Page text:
AP

(AP)

At a Portland Bar, Locals Become Investors

By Features Business on Main

Roll your memory back to late 2011. Occupy Wall Street dominated international headlines, and in Oregon, Occupy Portland protesters crowded the downtown blocks that then-business analyst Jim Conachan crossed daily to reach his office.

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“Everyone was upset,” says Conachan’s business partner and wife, Kathy Russo, “and we decided that instead of complaining about big business, we’d get people to band together to support local business instead.”

A year later, and backed by local investors, Conachan and Russo hired 25 local residents, boosted the bottom lines of a list of local businesses, and launched Streetcar Bistro and Taproom as a locally owned, locally supported, locally involved corner pub.

Betting on community support

“We needed $100,000 to supplement our self-funding,” Conachan says. “The SBA and banks turned us down,” Russo adds, “because we were starting not just a restaurant, but a first-time restaurant. We had business acumen, but no experience in the restaurant arena. We were in a panic. And then Jim came up with this idea to invite people to invest in a hometown business that rewarded them with benefits and discounts, like a wine club, but taken to a new level.”

Creating a financial and social investment opportunity

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Investors put in as little as $200 or as much as $5,000. “We wanted to attract people who may never have considered investing, and who didn’t need to be wealthy, to help start a business, a sustainable business, in a place they would feel comfortable,” Russo says.

“They understood the difference between a purely financial investment and a social investment, and they saw that our program offered both. It was a spin on an idea we hadn’t even read about,” she says, referring to the book “Locavesting,” by Amy Cortese, who now points to Streetcar Bistro and Taproom as an example.

Making it mutually beneficial

“This wasn’t crowdfunding. It wasn’t benefits and discounts. We found a way to make it mutually beneficial,” Conachan says. “We added a sliding-scale percentage of return to every investment amount, and we repaid investments through discounts that slowed the return process to a manageable trickle. It was good for us and for our investors.”

Those investing $200 received a 5 percent return and a 5 percent discount, with percentages climbing to 25 percent at the top-tier angel investor level. A $200 investor immediately received an account balance of $210, to be repaid through 5 percent discounts on food and beverage purchases.

Those investing $500, $1,000 or $2,500 received stepped-up benefits, with angel investors netting $6,250 from $5,000 investments, repaid through 25 percent food and beverage discounts and supplemented by Founding Member recognition, priority invitations to craft beer- and wine-tasting events, lifetime cover-charge waivers, a private catered event, and a 10 percent discount on off-premises beer and wine purchases once the investment account balance was exhausted.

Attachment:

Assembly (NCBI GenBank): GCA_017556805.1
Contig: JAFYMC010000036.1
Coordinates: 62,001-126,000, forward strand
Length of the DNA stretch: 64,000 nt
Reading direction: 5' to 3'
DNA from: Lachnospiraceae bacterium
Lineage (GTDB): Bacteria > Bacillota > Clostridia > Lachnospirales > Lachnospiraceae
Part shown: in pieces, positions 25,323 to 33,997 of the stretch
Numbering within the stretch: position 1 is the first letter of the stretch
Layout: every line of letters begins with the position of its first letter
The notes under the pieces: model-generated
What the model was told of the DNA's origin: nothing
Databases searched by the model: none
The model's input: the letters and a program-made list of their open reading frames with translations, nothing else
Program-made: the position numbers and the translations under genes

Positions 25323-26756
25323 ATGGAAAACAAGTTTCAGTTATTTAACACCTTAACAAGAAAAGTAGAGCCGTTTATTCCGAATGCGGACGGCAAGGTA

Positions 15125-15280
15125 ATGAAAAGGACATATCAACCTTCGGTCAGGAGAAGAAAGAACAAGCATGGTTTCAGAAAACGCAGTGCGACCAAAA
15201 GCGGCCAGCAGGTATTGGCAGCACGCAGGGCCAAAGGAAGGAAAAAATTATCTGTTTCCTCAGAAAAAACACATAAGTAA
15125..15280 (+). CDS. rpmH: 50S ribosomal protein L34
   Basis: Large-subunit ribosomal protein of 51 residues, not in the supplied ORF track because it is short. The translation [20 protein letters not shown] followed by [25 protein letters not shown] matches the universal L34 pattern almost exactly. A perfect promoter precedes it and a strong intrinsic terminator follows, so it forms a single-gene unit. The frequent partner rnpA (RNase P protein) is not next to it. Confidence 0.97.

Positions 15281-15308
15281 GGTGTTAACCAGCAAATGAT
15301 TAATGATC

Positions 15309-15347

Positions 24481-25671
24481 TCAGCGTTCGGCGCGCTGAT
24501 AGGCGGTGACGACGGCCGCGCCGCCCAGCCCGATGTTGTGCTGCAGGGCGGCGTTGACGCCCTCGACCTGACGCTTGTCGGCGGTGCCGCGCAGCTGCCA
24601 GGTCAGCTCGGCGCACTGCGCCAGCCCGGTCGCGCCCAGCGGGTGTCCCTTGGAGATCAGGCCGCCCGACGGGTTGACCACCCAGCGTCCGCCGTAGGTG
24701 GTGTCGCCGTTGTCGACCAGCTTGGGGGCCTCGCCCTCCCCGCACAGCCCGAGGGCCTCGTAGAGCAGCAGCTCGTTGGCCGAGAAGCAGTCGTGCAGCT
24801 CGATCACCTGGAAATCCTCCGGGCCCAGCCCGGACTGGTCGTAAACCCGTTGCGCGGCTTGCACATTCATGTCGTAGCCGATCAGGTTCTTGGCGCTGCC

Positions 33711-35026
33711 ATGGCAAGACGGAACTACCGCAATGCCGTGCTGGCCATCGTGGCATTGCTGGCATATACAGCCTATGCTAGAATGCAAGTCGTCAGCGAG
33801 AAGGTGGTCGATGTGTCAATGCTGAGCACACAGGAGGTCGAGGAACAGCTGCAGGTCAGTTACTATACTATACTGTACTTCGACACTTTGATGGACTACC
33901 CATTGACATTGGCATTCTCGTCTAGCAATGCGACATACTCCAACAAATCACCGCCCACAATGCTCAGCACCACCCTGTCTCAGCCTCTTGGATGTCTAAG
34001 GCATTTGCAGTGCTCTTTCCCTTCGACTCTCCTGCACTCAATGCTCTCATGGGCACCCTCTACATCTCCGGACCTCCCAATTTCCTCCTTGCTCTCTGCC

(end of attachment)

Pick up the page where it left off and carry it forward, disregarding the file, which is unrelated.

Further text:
Thriving on a hands-up approach

“Our goal was to turn the tide of negative news by building up our community,” Russo says, “starting with our bistro and its 25 employees,” which now include her twins and 16-year-old son.

“Everything in this business comes from and gives back to the community,” she says, explaining that the bistro’s furniture was custom-made by a Portlander who salvaged juniper trees and launched a woodworking business as a result. Similarly, the man who cleans the bar’s 30 taps has leveraged his experience into a business maintaining equipment at other local bars.

Keeping the cycle going

“We have investors who eat or drink here several times a week, bringing others who might otherwise not know about us,” Russo says. Some become participants in the Founding Member program, which is still open and attracting investors, including one angel who bought in but declined the discounts, preferring instead to simply be part of the effort.

The key to success, both owners agree, is to present the investment opportunity personally. The one mistake they recall was spending $1,500 to send fliers announcing the program. “Our windows were papered over during construction, and people mistook the mailer as a desperation effort,” Conachan says. “It taught us a lesson we’ve applied to our marketing, introducing ourselves only through face-to-face events that let people know we’re here not just to serve food and drinks. We’re here to be part of the community.”

On her blog, Amy Cortese defines “locavesting” as a local movement that involves investing on Main Street to earn profits that support the local community. By attracting community investors, dealing with local suppliers, investing back in the community and keeping the cycle going, Streetcar Bistro and Taproom has provided an example others can follow.

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